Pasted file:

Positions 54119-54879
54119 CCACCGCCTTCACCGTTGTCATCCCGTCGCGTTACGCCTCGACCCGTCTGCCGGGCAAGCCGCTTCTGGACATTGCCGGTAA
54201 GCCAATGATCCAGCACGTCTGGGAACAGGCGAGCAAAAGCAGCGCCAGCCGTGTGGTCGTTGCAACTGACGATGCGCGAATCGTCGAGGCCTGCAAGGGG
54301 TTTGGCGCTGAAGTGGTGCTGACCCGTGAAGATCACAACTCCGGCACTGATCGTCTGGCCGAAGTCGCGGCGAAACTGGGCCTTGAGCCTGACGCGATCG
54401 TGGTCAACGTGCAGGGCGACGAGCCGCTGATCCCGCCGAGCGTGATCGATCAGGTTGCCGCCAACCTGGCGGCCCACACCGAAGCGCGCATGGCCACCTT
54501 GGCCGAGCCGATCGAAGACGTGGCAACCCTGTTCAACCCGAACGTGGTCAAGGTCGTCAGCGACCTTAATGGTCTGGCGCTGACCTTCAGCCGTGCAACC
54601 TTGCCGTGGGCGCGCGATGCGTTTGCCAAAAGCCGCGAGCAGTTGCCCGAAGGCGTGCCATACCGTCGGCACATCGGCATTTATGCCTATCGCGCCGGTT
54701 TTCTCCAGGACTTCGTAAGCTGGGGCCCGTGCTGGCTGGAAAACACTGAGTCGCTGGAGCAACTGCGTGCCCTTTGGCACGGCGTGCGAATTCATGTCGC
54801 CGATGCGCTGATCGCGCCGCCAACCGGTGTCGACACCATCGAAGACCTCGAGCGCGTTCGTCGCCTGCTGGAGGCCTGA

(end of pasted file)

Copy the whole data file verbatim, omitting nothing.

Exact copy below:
Positions 54119-54879
54119 CCACCGCCTTCACCGTTGTCATCCCGTCGCGTTACGCCTCGACCCGTCTGCCGGGCAAGCCGCTTCTGGACATTGCCGGTAA
54201 GCCAATGATCCAGCACGTCTGGGAACAGGCGAGCAAAAGCAGCGCCAGCCGTGTGGTCGTTGCAACTGACGATGCGCGAATCGTCGAGGCCTGCAAGGGG
54301 TTTGGCGCTGAAGTGGTGCTGACCCGTGAAGATCACAACTCCGGCACTGATCGTCTGGCCGAAGTCGCGGCGAAACTGGGCCTTGAGCCTGACGCGATCG
54401 TGGTCAACGTGCAGGGCGACGAGCCGCTGATCCCGCCGAGCGTGATCGATCAGGTTGCCGCCAACCTGGCGGCCCACACCGAAGCGCGCATGGCCACCTT
54501 GGCCGAGCCGATCGAAGACGTGGCAACCCTGTTCAACCCGAACGTGGTCAAGGTCGTCAGCGACCTTAATGGTCTGGCGCTGACCTTCAGCCGTGCAACC
54601 TTGCCGTGGGCGCGCGATGCGTTTGCCAAAAGCCGCGAGCAGTTGCCCGAAGGCGTGCCATACCGTCGGCACATCGGCATTTATGCCTATCGCGCCGGTT
54701 TTCTCCAGGACTTCGTAAGCTGGGGCCCGTGCTGGCTGGAAAACACTGAGTCGCTGGAGCAACTGCGTGCCCTTTGGCACGGCGTGCGAATTCATGTCGC
54801 CGATGCGCTGATCGCGCCGCCAACCGGTGTCGACACCATCGAAGACCTCGAGCGCGTTCGTCGCCTGCTGGAGGCCTGA